This week in New York, the GEF launched a user guide for Indigenous Peoples on GEF project financing on the margins of the 15th session of the United Nations Permanent Forum on Indigenous Issues (UNPFII).
Indigenous Peoples livelihoods, knowledge and ecosystem management practices are highly relevant to the GEF’s mission,” said Yoko Watanabe, GEF Indigenous Peoples Focal Point at the GEF, addressing the UNPFII plenary. “We have a number of policies and guidelines in place to ensure that GEF operations fully respect the dignity, human rights, economies, cultures and traditional knowledge of Indigenous Peoples."
Over 220 GEF projects are managed by or have the active involvement of Indigenous Peoples. For the past two years, the GEF Indigenous Peoples Advisory Group (IPAG) has discussed different methods to increase Indigenous Peoples’ access to GEF financing.
One was the creation of an Indigenous Peoples Fellowship Programme under the GEF Small Grants Programme (GEF SGP), providing capacity development for IP in policy and project management activities. “The SGP is excited to add the inclusion of indigenous fellows to the suite of targeted measures to increase the direct participation of Indigenous Peoples in the programming of the GEF,” said Mr. Terence Hay-Edie, Program Advisor at the GEF SGP.
Another priority for the GEF is to increase Indigenous Peoples’ awareness of different GEF funding modalities. The new user guide for Indigenous Peoples on GEF project financing will help do just that. It includes information on the types of projects the GEF supports, and the processes for Indigenous Peoples to apply for funding opportunities.
On the margins of the UNPFII, the GEF, IPAG, the GEF SGP and the Critical Ecosystem Partnership Fund (CEPF), provided an overview of funding modalities Indigenous Peoples have access to with GEF financing at a side event.
Presentations included details on the processes involved for Indigenous Peoples interested in applying for projects, as well as current and possible funding windows of interest to Indigenous Peoples. Speakers also shared ideas on how Indigenous Peoples financing opportunities can be expanded at the GEF and other multilateral funding entities.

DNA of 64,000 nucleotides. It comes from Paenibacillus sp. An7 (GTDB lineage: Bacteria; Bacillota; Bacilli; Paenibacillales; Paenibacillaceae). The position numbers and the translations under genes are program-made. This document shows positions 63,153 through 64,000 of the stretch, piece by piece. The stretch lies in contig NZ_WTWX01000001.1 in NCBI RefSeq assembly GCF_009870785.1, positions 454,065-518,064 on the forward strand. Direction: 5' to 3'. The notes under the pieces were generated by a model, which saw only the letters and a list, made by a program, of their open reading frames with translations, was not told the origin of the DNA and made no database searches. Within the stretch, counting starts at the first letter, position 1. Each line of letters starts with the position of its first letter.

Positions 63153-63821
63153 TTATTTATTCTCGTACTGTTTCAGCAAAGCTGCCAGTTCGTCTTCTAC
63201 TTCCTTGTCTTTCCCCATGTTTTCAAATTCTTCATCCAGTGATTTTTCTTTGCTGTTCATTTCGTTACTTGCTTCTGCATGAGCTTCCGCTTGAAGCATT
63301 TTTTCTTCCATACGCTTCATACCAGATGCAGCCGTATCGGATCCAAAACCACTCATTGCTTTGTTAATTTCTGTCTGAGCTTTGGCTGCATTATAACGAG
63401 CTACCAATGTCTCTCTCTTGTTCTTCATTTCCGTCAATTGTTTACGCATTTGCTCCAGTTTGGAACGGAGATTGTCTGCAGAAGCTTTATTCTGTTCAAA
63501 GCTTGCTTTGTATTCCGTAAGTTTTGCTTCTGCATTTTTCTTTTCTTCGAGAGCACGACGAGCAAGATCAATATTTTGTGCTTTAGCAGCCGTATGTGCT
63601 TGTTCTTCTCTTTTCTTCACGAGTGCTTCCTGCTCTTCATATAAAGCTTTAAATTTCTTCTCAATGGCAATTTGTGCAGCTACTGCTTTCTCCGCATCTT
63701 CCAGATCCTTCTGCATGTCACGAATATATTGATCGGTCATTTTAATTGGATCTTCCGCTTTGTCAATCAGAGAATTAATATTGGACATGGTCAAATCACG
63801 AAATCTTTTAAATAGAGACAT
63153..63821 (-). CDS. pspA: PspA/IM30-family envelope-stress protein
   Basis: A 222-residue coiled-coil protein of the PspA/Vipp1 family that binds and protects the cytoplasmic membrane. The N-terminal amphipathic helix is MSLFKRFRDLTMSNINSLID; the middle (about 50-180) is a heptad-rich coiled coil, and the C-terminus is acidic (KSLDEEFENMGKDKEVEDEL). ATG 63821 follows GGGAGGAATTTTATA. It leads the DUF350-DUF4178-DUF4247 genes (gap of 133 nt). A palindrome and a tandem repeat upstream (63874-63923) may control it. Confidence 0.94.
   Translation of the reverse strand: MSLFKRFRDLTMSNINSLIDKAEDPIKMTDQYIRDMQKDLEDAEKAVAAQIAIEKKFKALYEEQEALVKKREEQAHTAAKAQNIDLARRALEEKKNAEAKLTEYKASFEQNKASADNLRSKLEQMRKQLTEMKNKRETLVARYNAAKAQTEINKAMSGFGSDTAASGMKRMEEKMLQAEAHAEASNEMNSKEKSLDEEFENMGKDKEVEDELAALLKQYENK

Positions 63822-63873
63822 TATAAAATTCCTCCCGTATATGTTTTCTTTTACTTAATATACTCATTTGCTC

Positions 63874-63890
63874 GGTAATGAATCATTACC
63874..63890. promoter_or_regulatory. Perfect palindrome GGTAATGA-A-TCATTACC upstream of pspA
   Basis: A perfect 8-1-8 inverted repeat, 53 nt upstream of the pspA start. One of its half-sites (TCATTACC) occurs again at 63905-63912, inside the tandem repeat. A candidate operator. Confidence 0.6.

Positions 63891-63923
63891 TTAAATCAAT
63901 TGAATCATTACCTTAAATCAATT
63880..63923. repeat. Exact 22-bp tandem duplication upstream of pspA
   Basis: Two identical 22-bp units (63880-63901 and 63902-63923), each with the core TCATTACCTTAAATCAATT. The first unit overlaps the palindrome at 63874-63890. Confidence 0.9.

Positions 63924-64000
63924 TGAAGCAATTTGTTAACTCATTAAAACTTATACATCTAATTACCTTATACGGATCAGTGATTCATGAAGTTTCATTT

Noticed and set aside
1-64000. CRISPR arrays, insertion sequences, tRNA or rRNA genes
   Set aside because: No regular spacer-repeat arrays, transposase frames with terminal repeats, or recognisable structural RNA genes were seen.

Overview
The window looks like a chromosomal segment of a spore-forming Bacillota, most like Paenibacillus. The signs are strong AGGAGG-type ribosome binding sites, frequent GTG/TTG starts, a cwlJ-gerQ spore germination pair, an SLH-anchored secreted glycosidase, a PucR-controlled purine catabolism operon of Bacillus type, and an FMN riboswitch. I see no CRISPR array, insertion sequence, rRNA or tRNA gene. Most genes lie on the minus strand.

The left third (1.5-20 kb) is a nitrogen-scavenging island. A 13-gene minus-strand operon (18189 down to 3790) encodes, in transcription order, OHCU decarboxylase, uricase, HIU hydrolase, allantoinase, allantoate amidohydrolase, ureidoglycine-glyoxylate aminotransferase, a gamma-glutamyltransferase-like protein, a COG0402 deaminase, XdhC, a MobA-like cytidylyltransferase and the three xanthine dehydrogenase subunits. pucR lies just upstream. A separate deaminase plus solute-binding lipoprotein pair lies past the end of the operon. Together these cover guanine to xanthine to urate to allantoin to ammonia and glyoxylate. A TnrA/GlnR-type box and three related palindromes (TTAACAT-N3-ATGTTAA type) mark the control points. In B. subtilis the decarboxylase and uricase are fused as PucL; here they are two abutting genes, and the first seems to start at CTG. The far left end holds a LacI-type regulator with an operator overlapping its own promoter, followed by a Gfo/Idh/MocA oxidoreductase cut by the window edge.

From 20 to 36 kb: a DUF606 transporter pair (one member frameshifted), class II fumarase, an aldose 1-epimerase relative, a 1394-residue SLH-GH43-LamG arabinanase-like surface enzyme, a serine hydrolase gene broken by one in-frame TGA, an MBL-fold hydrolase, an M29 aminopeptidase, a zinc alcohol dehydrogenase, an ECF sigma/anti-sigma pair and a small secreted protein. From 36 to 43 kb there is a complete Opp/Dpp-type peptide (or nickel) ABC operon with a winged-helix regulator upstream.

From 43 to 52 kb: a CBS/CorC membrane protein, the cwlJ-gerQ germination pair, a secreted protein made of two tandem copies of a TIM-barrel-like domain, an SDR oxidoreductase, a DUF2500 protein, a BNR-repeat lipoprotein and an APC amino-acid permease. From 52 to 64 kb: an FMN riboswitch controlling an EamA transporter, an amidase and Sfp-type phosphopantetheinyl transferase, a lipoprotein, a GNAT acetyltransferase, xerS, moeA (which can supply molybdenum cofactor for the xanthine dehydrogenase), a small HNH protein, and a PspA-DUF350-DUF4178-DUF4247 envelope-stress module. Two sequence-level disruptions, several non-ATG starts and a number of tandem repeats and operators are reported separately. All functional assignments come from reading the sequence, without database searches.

"CEPF recognizes the great importance of Indigenous Peoples and their role in maintaining healthy ecosystems, and supports Indigenous communities in many of the world’s biodiversity hotspots where CEPF works,” said Michele Zador, grant director for CEPF. “This support has built capacity in areas such as land management, developed sustainable livelihoods, improved food security, assisted them in obtaining formal land rights, and made their voices heard in development decision-making while conserving biodiversity and improving human well-being.”
One such example is the CEPF-supported Socio Bosque program in Ecuador, where multiple indigenous communities have received direct economic benefits in exchange for 20-year conservation agreements on their land. The program has proven to be one of Latin America’s most effective for linking conservation with economic, health and education benefits. Socio Bosque reports that nearly 1.5 million hectares have been protected and more than 180,000 individuals have benefited.
The GEF has also strengthened monitoring and knowledge sharing related to Indigenous Peoples by refining project templates and indicators to consistently track projects involving Indigenous Peoples. The recent annual monitoring exercise shows that 20 percent of projects involve Indigenous Peoples. The GEF continues to seek new and creative ways to enhance and expand our partnerships with Indigenous Peoples through continued dialogue and feedback from our network of partners.